These feelings went on for months.
This is bad enough in itself but imagine having to care for a new baby (and reflux baby at that) whilst feeling like this. I guess this is the difference between anxiety and postnatal anxiety. A new baby ’96 a person who is totally dependent of you for life, love and everything in between. No respite to put yourself first. No “lie ins” to recuperate or 8 hours sleep’85or even 2 hours sleep for that matter. And if you do get some respite and someone is kind enough to mind baby for you,then comes the guilt. The feeling of guilt that your baby is your responsibility which you have pushed on to someone else. Followed by more anxiety (how ironic!) of “I hope baby’s ok” or “what if he’s screaming for me?”.
Moving in with my mum, dad and nan for extra emotional and practical support was one of the best things we did. My mum’s house literally became my “safe house”; a place where I felt safe from myself. My family were unbelievably supportive and helped share the overwhelming responsibility I felt in caring for our new baby. Other family members also took our baby out for a few hours to give me some respite.
I started to write my thoughts and feelings down, where they seemed to make a bit more sense. On one of my health visitor home visits, I shared my scrawled thoughts and feelings with her; I couldn’t say the words through the tears so it was easier to show her. My health visitor (Louise ’96 if you ever read this ’96 thank you, thank you, thank you!) was wonderful ’96 she gave me a safe space to talk, and I never felt judged, even though I felt embarrassed at times of my overwhelming feelings.
As well as seeing my GP, my health visitor referred me to the Chrysalis Centre for Change ’96 a charity in St. Helens who support women struggling with stress, anxiety and depression. I was sceptical at first (“arrrr,.group work!”),but I was adamant that I would not live the rest of my life like this.
During August 2016, I had an assessment at the centre and, after hearing me out, the counsellor Julie discussed with me that I had experienced the time after my son’s birth as a trauma and was likely experiencing a kind of post traumatic shock. We agreed on the groups that I would join that might help. I felt relieved to have been listened to and have my feelings acknowledged.
Looking to the future
To say my life unravelled after the birth of my baby is an understatement. I felt alone (though I was certainly not), hopeless and in utter despair. The happy family life I had envisaged was nowhere to be seen. My marriage came under threat and I looked to the future only with fear and dread. I felt scared every day ’96 of what, I still don’t know – and this was exhausting. During very dark periods, I felt no joy in anything, and if I’m completely honest, often felt it would be better if I was no longer here. I could see no other way out.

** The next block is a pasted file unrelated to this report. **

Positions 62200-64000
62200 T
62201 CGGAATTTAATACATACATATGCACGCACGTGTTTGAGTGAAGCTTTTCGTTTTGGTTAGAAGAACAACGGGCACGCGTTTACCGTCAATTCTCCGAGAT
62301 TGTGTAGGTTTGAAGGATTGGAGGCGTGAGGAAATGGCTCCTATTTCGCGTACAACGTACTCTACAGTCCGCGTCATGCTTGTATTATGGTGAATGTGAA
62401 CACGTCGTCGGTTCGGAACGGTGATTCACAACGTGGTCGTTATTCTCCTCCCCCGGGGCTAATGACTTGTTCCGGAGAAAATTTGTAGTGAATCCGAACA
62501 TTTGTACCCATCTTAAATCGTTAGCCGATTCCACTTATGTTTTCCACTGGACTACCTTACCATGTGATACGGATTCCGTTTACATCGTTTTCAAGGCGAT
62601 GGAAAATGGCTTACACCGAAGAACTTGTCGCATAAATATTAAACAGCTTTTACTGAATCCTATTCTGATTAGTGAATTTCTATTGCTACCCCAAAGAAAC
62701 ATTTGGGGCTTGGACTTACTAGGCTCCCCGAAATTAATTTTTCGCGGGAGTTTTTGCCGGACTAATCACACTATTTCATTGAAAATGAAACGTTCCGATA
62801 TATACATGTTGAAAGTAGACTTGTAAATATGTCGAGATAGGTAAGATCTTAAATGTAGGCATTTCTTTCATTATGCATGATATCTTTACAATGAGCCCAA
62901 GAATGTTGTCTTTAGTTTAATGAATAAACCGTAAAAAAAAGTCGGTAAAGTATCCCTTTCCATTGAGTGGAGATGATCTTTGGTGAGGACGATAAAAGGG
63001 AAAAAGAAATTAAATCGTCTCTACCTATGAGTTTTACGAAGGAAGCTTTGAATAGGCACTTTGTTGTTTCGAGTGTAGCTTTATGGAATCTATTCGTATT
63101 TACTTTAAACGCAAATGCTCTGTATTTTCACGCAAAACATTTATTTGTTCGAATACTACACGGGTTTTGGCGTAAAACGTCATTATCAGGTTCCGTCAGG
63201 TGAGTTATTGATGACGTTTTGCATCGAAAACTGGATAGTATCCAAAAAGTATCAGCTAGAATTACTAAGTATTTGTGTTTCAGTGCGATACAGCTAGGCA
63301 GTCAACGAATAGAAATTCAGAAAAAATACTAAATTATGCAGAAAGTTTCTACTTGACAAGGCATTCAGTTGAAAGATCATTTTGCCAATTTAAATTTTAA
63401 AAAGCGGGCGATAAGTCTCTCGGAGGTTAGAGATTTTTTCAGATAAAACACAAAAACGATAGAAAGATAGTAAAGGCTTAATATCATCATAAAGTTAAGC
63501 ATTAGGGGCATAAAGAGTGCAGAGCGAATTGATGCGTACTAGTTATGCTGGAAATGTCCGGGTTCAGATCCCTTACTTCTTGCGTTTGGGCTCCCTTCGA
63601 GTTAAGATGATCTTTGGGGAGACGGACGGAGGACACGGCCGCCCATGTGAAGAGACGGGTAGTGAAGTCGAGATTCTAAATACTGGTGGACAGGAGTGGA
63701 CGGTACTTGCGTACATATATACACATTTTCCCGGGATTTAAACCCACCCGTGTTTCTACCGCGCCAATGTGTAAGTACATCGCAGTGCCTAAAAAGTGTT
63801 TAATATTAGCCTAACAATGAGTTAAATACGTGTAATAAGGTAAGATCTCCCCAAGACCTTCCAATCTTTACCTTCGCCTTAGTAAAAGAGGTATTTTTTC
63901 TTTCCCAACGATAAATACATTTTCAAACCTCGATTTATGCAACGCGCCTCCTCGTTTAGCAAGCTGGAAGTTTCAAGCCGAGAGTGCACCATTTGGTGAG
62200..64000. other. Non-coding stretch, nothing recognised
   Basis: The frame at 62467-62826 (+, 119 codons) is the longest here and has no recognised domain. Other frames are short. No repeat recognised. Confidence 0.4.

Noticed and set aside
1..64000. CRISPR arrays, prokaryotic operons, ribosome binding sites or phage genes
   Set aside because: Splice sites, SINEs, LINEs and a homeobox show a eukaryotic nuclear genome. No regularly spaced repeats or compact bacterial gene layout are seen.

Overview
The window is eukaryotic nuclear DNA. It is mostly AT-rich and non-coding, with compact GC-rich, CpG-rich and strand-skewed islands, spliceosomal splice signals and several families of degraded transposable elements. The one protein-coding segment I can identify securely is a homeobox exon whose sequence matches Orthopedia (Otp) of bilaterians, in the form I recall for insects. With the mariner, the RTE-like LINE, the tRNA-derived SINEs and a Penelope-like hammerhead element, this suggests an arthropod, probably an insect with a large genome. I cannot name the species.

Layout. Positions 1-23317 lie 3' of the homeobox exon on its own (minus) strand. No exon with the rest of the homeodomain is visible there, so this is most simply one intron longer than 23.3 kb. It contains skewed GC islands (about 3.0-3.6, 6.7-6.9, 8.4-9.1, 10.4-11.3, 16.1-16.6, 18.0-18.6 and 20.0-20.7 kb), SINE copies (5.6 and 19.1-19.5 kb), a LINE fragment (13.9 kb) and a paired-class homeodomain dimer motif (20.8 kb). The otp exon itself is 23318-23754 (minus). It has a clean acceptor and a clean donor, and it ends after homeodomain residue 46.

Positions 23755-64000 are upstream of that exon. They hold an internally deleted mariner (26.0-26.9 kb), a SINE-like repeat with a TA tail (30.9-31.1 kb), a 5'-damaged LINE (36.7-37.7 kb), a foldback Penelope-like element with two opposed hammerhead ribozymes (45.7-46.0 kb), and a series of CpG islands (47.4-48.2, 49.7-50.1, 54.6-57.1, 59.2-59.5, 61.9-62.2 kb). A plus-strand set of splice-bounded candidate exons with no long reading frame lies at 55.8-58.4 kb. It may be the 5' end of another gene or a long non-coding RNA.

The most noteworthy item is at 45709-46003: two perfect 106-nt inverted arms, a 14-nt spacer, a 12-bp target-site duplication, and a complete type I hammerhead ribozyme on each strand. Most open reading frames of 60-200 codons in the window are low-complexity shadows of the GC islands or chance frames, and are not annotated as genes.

But, I was very proactive in getting myself well again and would literally do whatever it took to feel like “me” again.
With time, effort and therapy, I re-developed the resilience I had lost, learnt better coping strategies, and learnt to reign in my unrealistic, rambling and catastrophic thoughts and reshape them into more realistic and positive thoughts.
I realised I was not a failure because I had become unwell after my son’s birth. I realised people cared for me greatly whether I was well or unwell, happy or sad. I learnt to not beat myself up when things went wrong, I learnt to slow down, and I learnt that my best is always good enough ’96 whether things worked out or not. I reclaimed my inner spirit – my sparkle if you like – and my self-determination. Since all of this, I know more about who I am and what I’m all about, and most importantly, I like this person. I realised that I had a future, and began to feel optimistic and hopeful.
I read somewhere that courage is not the absence of fear, but the triumph over it. And this is my proudest achievement. When you have felt the most crippling and devastating impact of fear ’96 even when you don’t understand it and it seems illogical – but push your way through it regardless, with kind people beside you, you feel the most wonderful sense of JOY on the other side. I feel better now than I have ever felt before. Yes, I have “down days” but the joy I feel in my heart surpasses anything I felt before I even became unwell.
Postnatal anxiety and postnatal depression -what’s the difference?
It may seem irrelevant, but to me it’s important; my medical records document me as having postnatal depression, but I beg to differ. Though the diagnosis might be similar and the lines are blurred (feeling anxious all the time definitely makes you depressed), my primary emotion was always FEAR. I can only describe postnatal anxiety as postnatal depression’s equally evil twin sister ’96 a twin sister who lurks in the background, not taking centre stage in quite the same way as postnatal depression but is equally as harmful, devastating and overwhelming.
For me, these are some of the things that helped me recover: